Thinking global, living local: Voices in a globalized world

Certain about Uncertainty

Written by on . Published in News. on , .

Our blogger Josh Grundleger reports about the Bertelsmann Foundation’s fifth annual conference which focuses on economic growth through innovation, global financial governance and the eurozone crisis: “System Upgrade: Time for an Economic Reboot“.

The Bertelsmann Foundation and its partner, the Financial Times, once again put together an insightful and intellectual conference on the state of the global economy, entitled System Upgrade: Time for a Global Economic Re-boot. It was held this past Thursday in Washington DC, bringing together a number of highly influential and well-respected policymakers and thought-leaders, from global ministers of finance to business leaders and politicians, all of whom offered nuanced and provocative insights into the state of the American and global economies. As it has done in the past, the conference covered a wide-array of policy issues—including financial regulation, labor markets, monetary and fiscal policy, innovation, job creation, trade and immigration policy, and the Bertelsmann Foundation’s new non-profit rating agency, INCRA.

DSC_1379While the topics and opinions varied tremendously, an overarching theme developed around the issue of uncertainty. Whether it was former Minnesota governor Tim Pawlenty suggesting that regulatory uncertainty was the greatest impediment to investment, or Professor Michael Mandelbaum and Vincent Truglia arguing that the United States deserved an AA+ credit rating due to the uncertainty about the willingness of Congress to manage the debt and deficit situation, the issue was a dominating factor in many of the panels. Carly Fiorina, former head of HP, extolled that uncertainty over tax rates and regulations drives companies away from the United States. James Quigley, senior partner at Deloitte, echoed the sentiment, stating that businesses will only invest if they have level of certainty about the future regulatory environment. Uncertainty regarding European policies could lead to further woes if allowed to get out of control, argued Anders Borg, Sweden’s minister of finance.

The level of accord on this issue was poignant, and refreshing. While in past years panelists had more divergent concerns and could barely agree on the problem, let alone the solution, this year’s conference seemed to offer a growing consensus, at least in regard to one of the fundamental drivers of continued economic woes. Global economies, at least from the perspective of many of the panelists, are past the worst of the economic turmoil. Accordingly, the current stagnation is a result not of poor fundamentals but general fear about what the future holds. As politicians, policymakers, and countries struggle to decide on a set of policies, the various national economies are stuck in a sort of holding pattern, waiting for some clarity regarding the framework in which they operate.

James Quigley took the argument to a shocking but entirely logical conclusion—stating that the choice of between which policy is implemented is in some ways less important than having any clear and cogent policy in place. Without a comprehensible framework to operate in businesses will wait to invest, consumers will horde their cash, countries will hedge against their neighbors’ woes, and the slightest glimmer of renewed recession will push individuals into panic.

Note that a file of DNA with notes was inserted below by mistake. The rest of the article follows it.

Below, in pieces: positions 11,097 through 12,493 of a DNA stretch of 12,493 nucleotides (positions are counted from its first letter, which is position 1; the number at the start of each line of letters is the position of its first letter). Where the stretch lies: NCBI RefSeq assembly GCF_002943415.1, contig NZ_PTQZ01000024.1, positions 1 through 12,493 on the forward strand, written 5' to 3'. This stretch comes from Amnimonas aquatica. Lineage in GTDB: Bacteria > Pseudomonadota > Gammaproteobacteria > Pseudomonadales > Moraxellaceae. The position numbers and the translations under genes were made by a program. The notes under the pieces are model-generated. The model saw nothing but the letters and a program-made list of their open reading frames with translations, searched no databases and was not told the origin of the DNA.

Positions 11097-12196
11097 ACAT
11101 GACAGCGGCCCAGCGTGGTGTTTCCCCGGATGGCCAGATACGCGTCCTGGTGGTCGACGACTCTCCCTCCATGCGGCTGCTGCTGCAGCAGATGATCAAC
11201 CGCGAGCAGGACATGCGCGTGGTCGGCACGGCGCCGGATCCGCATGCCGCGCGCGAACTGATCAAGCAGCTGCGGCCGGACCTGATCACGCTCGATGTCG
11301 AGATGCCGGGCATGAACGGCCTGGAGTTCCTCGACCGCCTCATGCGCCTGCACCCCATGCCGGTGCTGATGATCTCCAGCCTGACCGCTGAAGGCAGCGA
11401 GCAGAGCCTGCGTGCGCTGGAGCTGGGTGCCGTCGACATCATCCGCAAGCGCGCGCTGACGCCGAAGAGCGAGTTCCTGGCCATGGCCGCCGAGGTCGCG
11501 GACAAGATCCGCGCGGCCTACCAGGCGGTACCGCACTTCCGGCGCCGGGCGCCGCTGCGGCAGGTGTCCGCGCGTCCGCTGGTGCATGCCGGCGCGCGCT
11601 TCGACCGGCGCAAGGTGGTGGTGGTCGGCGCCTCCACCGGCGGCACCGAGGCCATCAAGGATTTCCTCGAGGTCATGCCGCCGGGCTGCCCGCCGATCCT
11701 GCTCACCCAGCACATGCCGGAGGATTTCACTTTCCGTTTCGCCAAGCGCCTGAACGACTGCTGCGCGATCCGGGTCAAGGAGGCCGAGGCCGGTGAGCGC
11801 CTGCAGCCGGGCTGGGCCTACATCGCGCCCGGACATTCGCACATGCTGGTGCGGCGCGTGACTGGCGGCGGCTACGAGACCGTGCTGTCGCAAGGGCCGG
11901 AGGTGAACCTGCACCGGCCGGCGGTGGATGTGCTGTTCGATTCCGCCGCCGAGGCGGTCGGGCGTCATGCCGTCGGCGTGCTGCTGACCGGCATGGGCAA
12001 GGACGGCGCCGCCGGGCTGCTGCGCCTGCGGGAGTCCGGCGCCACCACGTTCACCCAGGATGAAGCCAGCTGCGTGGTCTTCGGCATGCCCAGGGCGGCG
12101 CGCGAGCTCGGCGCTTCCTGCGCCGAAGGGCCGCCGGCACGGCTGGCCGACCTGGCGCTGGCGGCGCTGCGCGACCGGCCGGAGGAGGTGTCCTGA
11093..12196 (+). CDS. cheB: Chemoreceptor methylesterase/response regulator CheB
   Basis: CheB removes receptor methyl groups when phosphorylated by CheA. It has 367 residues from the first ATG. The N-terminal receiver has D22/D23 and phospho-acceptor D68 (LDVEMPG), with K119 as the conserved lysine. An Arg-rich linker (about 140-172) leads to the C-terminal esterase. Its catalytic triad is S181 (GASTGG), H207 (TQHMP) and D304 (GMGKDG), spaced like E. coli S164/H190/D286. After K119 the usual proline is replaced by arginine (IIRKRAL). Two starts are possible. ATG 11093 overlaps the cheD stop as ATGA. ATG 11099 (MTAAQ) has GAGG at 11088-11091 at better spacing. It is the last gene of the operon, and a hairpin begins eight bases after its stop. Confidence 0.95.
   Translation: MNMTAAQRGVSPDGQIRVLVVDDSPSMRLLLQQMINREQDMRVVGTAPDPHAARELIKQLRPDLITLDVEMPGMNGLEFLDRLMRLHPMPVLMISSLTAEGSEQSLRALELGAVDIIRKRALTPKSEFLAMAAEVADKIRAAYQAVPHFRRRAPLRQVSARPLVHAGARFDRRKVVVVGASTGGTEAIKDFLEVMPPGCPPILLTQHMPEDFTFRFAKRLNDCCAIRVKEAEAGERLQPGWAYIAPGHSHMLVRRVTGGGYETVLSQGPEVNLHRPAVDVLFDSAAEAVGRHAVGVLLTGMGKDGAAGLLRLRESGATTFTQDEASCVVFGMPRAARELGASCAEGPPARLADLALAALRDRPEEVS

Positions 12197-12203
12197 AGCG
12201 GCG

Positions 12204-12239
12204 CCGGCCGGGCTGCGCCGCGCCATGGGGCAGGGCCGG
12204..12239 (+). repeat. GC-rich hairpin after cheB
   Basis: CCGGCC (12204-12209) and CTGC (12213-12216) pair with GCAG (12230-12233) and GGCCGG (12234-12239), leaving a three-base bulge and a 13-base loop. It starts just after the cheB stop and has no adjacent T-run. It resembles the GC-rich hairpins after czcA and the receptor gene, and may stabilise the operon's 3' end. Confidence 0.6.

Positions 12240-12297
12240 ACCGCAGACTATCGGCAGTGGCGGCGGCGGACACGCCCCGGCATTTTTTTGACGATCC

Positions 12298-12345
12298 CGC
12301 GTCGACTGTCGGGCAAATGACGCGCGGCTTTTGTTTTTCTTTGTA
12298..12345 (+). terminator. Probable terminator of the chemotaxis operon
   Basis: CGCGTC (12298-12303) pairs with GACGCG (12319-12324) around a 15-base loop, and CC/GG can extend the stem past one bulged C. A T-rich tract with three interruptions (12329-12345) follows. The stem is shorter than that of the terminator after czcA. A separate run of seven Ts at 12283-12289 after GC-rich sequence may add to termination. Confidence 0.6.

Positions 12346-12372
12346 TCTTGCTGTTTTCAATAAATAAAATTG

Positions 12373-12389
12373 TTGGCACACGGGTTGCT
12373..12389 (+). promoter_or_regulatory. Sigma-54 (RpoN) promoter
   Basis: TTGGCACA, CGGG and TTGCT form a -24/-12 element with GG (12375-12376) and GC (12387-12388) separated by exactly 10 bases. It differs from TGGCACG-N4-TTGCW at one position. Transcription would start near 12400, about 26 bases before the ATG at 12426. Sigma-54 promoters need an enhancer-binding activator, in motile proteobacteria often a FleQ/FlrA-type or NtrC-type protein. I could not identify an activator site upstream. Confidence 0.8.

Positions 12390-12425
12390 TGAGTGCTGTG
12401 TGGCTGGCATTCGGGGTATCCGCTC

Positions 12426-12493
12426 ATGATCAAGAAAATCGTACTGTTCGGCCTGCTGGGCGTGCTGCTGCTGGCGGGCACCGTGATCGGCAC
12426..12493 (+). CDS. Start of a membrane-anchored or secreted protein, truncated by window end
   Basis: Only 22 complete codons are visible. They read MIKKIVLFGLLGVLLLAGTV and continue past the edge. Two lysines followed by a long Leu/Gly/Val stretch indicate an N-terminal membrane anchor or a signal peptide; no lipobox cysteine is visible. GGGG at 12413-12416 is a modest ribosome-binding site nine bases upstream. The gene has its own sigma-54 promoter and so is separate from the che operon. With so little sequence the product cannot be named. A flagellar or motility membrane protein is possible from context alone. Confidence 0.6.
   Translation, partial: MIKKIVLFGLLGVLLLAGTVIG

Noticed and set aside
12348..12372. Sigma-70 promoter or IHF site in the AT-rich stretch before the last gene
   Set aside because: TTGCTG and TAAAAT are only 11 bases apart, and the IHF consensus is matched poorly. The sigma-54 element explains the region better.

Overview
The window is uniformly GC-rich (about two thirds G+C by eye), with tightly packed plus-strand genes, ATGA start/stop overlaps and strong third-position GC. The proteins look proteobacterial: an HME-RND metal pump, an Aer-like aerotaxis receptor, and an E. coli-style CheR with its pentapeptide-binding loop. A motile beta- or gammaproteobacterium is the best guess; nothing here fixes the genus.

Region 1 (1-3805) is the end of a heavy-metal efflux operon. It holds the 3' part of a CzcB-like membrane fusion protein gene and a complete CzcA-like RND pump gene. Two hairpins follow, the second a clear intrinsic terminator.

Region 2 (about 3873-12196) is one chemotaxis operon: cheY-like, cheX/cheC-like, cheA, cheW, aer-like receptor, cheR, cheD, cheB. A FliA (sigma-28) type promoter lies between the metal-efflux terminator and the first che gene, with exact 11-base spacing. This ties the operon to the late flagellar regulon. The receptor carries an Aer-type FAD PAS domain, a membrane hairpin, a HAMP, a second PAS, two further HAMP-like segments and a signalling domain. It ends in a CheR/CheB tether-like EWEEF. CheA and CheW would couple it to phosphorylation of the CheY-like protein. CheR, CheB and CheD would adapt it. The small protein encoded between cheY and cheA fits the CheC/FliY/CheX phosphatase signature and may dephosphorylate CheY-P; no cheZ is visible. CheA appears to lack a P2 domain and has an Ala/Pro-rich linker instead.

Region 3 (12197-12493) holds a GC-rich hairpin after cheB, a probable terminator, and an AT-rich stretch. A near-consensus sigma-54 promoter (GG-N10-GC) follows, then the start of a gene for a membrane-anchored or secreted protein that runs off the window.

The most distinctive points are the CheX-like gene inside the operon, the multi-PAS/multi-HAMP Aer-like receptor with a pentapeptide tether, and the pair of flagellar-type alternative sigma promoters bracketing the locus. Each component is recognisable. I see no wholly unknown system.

However, as in any room filled with economists and policymakers, the disagreements were more plentiful than the agreements. If there was a near consensus that uncertainty is a drag on growth, there was a rigorous debate on what policies would help move the global economy forward. Is greater or less government involvement preferable? Should austerity or stimulus be implemented? Can American partisanship be broken? What policies will best lead to meaningful growth?

Nevertheless, the debate, throughout the conference, was healthy. Despite Quigley’s argument, the proffered policy prescriptions represented significant differences in worldviews and potentially significantly different results for the global economy. And while there was no clear resolution or answer to the surfeit of economic issues, the growing consensus on the issue of uncertainty served as a hallmark of increasing accord and the potential that sometime in the hopefully not-too-distant future meaningful reform will be implemented to release the world’s economic potential.

Further blogposts by Josh Grundleger about this year’s conference:

The Partisan Divide

INCRA: Rating the United States

Sovereignty versus Coordination: Is Europe Cured?


Tags: , , , , ,

Josh Grundleger Twitter: anewrepublicanJoshua

Joshua Grundleger is currently is a researcher and analyst at the Economist Intelligence Unit. He recently graduated with a masters in international relations and economics from Johns Hopkins University, School of Advanced International Studies, in Washington DC where he focused on American Foreign Policy, Global Theory and History, and International Economics. He served as the Editor-in-Chief of the SAIS Review of International Affairs. Joshua is a graduate from Cornell University, with a BA in Government and Economics and a Concentration in Law and Society. He formerly worked as a consultant at Cornerstone Research- an economic-litigation consulting firm specializing in economic and market analysis for corporate litigation. Joshua was co-founder and former Editor-in-Chief of Voices Magazine, a non-partisan political-literary magazine at Cornell University.